All results confirm that the radiation dose from the scanner studied was below that set by the American National Standards Institute standard for safety. The effective dose to a subject being screened varies depending on the age and size of the person. For the AS&E SmartCheck scanner, an adult would receive an effective dose of about 6.2 μrem per frontal scan. A small child would receive an effective dose of about 7.4 μrem per frontal scan. An infant would receive a dose of about 7.2 μrem per frontal scan. In order to be compliant with the ANSI/HPS N43.17-2009 standard, the effective dose should not exceed 25 μrem per screening (which may involve more than one scan) at the point of maximum exposure but no closer than 30 cm from the "beam exit surface." All exposure measurements outside of the primary beam, due to scatter from the screened individual or leakage from the cabinet, were below the ANSI/HPS N43.17-2009 limits for dose to bystanders and operators.
Summary: The TSA funded NIST to do a study of an AS&E Inc. backscatter x-ray screening system that is undergoing the Transportation Security Laboratory (TSL) certification process. Under the agreement, NIST performed measurements of the amount and spatial distribution of x-rays emitted by this single advanced imaging unit. NIST found that the scanner tested did comply with the relevant safety standard, ANSI/HPS standard N43.17, and that the radiation emissions from the scanner studied were below the limits set in this consensus standard. It should be noted that the researchers who conducted these tests are physicists, and their expertise is in measuring radiation emissions and calculating doses.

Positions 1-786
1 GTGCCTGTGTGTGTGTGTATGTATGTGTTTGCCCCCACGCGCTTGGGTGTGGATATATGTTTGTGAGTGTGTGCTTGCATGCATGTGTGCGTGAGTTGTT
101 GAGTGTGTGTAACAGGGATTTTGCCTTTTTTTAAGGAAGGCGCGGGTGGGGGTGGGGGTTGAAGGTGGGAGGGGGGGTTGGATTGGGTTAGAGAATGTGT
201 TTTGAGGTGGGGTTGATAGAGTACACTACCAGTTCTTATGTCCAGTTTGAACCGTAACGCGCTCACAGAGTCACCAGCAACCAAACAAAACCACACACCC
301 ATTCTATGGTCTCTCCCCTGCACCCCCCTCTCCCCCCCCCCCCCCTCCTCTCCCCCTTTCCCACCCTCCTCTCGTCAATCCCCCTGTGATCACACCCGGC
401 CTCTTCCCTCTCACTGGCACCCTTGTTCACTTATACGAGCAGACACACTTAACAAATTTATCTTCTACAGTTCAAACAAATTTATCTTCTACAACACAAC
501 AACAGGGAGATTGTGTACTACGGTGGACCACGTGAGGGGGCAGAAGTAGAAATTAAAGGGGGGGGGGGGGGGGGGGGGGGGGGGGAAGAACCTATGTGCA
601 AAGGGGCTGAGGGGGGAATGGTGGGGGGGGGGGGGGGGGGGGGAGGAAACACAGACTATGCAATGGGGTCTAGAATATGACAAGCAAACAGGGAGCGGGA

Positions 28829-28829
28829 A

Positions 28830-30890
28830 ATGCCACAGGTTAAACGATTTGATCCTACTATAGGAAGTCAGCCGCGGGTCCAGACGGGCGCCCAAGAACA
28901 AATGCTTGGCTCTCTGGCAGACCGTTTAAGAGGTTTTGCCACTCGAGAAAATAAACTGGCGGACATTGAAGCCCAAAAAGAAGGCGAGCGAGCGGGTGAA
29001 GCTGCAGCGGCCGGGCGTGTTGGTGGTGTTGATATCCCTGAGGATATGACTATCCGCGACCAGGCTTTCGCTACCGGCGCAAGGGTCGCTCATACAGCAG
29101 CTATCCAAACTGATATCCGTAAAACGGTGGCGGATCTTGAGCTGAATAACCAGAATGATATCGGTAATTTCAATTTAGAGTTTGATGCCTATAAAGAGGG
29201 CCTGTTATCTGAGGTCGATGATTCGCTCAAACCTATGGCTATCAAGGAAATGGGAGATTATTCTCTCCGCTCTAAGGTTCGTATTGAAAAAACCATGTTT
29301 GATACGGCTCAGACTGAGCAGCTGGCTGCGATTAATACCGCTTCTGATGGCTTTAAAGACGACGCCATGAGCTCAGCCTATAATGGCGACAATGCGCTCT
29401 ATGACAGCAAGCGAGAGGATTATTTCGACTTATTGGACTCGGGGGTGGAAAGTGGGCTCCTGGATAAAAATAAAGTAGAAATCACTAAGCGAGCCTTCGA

1 Dose limits in ICRP and NCRP recommendations are set with the understanding that the general public includes individuals who may be more susceptible to radiation-induced health effects, such as pregnant and potentially pregnant women, children, and persons receiving radiation treatment for medical conditions. These consensus limits are the distillation of eight decades of research into the health effects on humans of ionizing radiation and are assigned by impartial panels of radiation physicists, medical physicists, and radiation biologists worldwide who consider all available relevant data and modern analysis techniques.
2 Further information on radiation-emitting products used in security screening of people is available from the FDA.
3 Certain commercial equipment, instruments, or materials are identified in order to specify adequately the procedure. Such identification does not imply recommendation nor endorsement by the National Institute of Standards and Technology, nor does it imply that the material or equipment identified is necessarily the best available for these purposes.4 Absolute individual organ doses are normalized to tissue-based cancer risk, to give the whole body "effective dose," which can be properly compared to the effective dose from other sources of radiation that have different spectral distributions.